Tuesday, February 2, 2016

2016 January/February Health Insurance Reform

FROM THE NATIONAL FRONT and what it means to you!

1. On January 25th the non-partisan Congressional Budget Office (CBO) reduced its estimate of how many people would enroll in health coverage through the ACA State and Federal exchanges from 21 million down to 13 million.  They also further estimated that 11 of those 13 million would be receiving subsidies, which was down from their prior estimate of 15 million.  

The White House and other proponents of the ACA made rosy projections of enrollment for Obamacare, but it hasn't turned out.  Next year, in 2017, in order to meet projections, 24 million would have to sign up, which is highly unlikely.  The problem is what you already know:

Policies with high deductibles and high out of pocket maximums, very narrow choices in doctors, and with ever higher rates are just not attractive to non-subsidized buyers.  As my sainted mentor told me, "It's not dog food if the dogs won't eat it."

2.  There was a report in the Wall Street Journal on January 29 that United HealthCare had lost $450 Million last year with their individual policies sold on the health exchanges.  That despite all the efforts they undertook to DISCOURAGE the sale.  Initiatives such as increasing deductibles, increasing premiums, reducing their provider networks, and eliminating producer commissions.  They along with Humana have announced that they are considering withdrawing from the Individual Exchange placed policy market altogether in 2017.

3.  More news from the CBO:  Federal Health Care Spending is expected to rise in 2016 to $936 Billion, which is more than the $882 Billion expected to be spent on Social Security benefits.  In a rather unsurprising "Duh" moment, the CBO said that "the increase in Medicaid spending was a direct result of more people becoming eligible for the program".  Well, of course...we expanded Medicaid to 138% of the Federal Poverty Level from 100% before.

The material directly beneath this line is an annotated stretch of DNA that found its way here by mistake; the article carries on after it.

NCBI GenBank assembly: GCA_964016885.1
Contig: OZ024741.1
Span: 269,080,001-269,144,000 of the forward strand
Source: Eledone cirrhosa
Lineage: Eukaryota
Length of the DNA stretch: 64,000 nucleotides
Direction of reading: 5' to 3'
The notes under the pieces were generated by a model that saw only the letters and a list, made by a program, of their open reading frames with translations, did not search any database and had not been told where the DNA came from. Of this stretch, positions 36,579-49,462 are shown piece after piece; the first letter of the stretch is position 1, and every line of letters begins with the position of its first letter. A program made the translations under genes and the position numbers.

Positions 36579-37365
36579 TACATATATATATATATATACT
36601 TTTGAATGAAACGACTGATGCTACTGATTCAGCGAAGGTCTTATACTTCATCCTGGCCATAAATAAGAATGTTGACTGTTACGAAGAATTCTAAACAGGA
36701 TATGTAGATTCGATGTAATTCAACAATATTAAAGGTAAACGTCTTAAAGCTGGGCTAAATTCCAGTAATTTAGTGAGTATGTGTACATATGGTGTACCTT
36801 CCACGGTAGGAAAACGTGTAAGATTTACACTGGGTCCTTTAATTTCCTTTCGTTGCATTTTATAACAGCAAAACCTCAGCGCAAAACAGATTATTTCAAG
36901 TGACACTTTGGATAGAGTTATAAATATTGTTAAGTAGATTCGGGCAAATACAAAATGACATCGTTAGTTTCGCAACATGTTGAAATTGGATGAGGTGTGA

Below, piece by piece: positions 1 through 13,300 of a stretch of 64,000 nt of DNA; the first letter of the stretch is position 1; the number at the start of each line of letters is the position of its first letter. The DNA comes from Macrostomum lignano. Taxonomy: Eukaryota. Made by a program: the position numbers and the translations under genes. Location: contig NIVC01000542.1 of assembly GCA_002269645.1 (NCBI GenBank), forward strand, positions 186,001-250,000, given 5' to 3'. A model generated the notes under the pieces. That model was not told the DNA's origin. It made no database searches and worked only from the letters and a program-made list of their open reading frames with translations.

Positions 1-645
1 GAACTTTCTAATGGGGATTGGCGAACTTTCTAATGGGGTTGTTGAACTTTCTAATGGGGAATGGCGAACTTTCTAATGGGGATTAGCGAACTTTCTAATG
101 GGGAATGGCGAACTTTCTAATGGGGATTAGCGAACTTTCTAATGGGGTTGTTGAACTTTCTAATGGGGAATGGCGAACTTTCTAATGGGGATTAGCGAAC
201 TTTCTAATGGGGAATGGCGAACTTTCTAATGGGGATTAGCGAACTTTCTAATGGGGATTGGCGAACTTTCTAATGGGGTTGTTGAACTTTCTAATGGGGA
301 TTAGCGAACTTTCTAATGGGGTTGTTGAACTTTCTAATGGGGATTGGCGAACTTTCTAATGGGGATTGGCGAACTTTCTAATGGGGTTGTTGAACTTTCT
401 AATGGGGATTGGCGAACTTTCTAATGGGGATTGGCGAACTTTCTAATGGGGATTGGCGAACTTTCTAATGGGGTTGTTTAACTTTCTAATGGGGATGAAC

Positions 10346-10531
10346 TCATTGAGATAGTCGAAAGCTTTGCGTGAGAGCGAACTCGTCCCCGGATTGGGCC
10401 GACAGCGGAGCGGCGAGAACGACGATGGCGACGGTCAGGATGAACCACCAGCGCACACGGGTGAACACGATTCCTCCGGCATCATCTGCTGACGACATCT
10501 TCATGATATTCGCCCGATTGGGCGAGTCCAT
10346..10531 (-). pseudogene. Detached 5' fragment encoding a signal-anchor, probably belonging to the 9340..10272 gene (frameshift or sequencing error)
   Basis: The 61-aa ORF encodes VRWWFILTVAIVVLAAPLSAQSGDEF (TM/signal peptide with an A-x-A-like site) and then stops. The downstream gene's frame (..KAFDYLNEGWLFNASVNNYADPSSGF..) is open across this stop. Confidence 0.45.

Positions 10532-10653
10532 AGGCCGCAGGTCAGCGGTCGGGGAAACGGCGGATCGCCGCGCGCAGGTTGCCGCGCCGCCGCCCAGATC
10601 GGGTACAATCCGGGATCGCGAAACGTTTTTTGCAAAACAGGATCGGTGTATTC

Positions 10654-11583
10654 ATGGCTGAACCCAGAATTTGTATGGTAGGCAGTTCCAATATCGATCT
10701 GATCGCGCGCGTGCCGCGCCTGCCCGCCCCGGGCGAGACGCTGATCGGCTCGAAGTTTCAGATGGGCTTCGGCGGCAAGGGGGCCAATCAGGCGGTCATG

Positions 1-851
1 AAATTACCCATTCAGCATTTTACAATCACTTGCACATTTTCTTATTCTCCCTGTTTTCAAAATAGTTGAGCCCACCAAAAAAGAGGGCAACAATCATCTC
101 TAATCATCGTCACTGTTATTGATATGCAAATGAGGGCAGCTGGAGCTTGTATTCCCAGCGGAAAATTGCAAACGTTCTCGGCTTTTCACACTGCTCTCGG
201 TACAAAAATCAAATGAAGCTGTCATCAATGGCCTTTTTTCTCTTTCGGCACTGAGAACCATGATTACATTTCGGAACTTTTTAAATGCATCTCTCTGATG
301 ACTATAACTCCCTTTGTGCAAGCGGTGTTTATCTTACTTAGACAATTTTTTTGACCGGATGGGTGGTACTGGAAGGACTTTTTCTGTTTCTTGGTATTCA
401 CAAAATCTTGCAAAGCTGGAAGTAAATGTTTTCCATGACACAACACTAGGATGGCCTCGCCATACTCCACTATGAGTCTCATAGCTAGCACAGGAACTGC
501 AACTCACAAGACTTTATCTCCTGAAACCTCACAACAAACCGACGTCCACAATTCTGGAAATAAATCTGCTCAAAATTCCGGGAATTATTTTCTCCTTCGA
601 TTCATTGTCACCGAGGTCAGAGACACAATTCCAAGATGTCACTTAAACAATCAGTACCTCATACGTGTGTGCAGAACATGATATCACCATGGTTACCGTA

4.  No, you weren't crazy after all...

Alvalere Health conducted a study commissioned and funded by America's Health Insurance Plans (AHIP) and found that the risk adjustment model used by CMS severely underfunded private Medicare Advantage plans.

CMS, according to former CMS Administrator and now President/CEO  of AHIP  Marilyn Tavenner, is underfunding Medicare Advantage plans that treat people with multiple chronic conditions.  The study claims that CMS shorts these plans:

          - $14.3 Billion for chronic pain
          - $13.4 Billion for osteoarthritis
          - $8.9 Billion for depression
          - $5.3 Billion for rheumatoid arthritis

CMS has admitted it has underpaid Medicare Advantage plans that enroll dully eligible (Medicare and Medicaid) beneficiaries.  CMS says it will study the situation.

5. And Locally in Washington: Day on the Hill was a great success again with a great turnout.  The OIC always seems to have a new wrinkle to share, and this year the Commissioner is seeking legislative authority to regulate third party administrators who do not offer risk sharing or insurance, only administration.  This doesn't seem to be likely this year, but stay tuned.  Thanks to all who participated.

Al Zalewski, CLU, ChFC, LUTCF
National Committeeperson

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